Ten short pieces directed by ten different directors, including Ken Russell, Jean-Luc Godard, Robert Altman, Bruce Beresford, and Nicolas Roeg. Each short uses an aria as soundtrack/sound (...
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The familiar tragic story of Vincent van Gogh is broadened by focusing as well on his brother Theodore, who helped support Vincent. The movie also provides a nice view of the locations which Vincent painted.
Jean-Luc Godard's densely packed rumination on the need to create order and beauty in a world ruled by chaos is divided into four distinct but tangentially related stories, including the ... See full summary »
Frederique (Huppert) leaves her family's small-town trout farm to embark on an journey taking her to Japan and into the arms of a man. Irritations concerning her actions and present state ... See full summary »
Late on Guy Fawkes Day, 1892, Oscar Wilde arrives at a high-class brothel where a surprise awaits: a staging of his play "Salome," with parts played by prostitutes, Wilde's host, his lover ... See full summary »
Stanislas Previne is a young sociologist, preparing a thesis on criminal women. He meets in prison Camille Bliss to interview her. Camille is accused to have murdered her lover Arthur and ... See full summary »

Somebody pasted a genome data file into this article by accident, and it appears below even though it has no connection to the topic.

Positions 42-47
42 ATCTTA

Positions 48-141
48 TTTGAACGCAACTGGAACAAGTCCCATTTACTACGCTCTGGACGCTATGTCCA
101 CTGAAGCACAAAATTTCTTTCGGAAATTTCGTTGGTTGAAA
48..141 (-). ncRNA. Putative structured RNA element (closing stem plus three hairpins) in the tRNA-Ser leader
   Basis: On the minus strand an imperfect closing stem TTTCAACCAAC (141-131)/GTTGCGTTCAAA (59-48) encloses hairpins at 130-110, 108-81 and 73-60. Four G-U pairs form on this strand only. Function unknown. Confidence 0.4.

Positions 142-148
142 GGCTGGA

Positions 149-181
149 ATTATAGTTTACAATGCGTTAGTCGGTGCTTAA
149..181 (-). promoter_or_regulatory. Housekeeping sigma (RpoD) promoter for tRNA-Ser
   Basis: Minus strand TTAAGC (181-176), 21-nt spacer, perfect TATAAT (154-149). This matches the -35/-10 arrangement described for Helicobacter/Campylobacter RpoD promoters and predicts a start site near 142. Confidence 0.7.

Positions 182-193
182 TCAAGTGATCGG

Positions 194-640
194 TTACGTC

Ten short pieces directed by ten different directors, including Ken Russell, Jean-Luc Godard, Robert Altman, Bruce Beresford, and Nicolas Roeg. Each short uses an aria as soundtrack/sound (Vivaldi, Bach, Wagner), and is an interpretation of the particular aria.Written by
Ed Sutton <firstname.lastname@example.org>
Having made a name for himself with Fiddler on the Roof (1971) and Jesus Christ Superstar (1973) (amongst others), Norman Jewison was once asked what aria he would have chosen to film, and why, had the producers of this movie spoken with him about co-directing it. Jewison, who never was approached, said he would have picked something from La Bohème (The Bohemians), because the subject matter appealed to him. See more »
He looks like he's made for love. He hasn't found my eyes charming enough. He hasn't found my eyes charming enough.
O how I'd love to hate him.
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Ten different directors each present a segment based on their favorite opera aria. You don't need to be an opera lover to watch this film. (Although, of course, if you hate opera, you're really going to have a bad time with this!)
Not surprisingly the segments range from brilliant to only fair. Most of the fuss seems to be over Godard's contribution -- whether you think he's brilliant or pretentious, his segment won't change your mind.
Some of the pieces have a clear narrative; others are more a montage of connected images.
None of the pieces is more than 10 minutes or so; if you're not happy with what's on the screen, wait for the next segment, and think about how much culture you're soaking up.
Keep your eyes open for performances by Buck Henry, Beverly D'Angelo, Elizabeth Hurley, Briget Fonda, Tilda Swinton, and John Hurt. (The Buck Henry segment alone is worth the price of admission).
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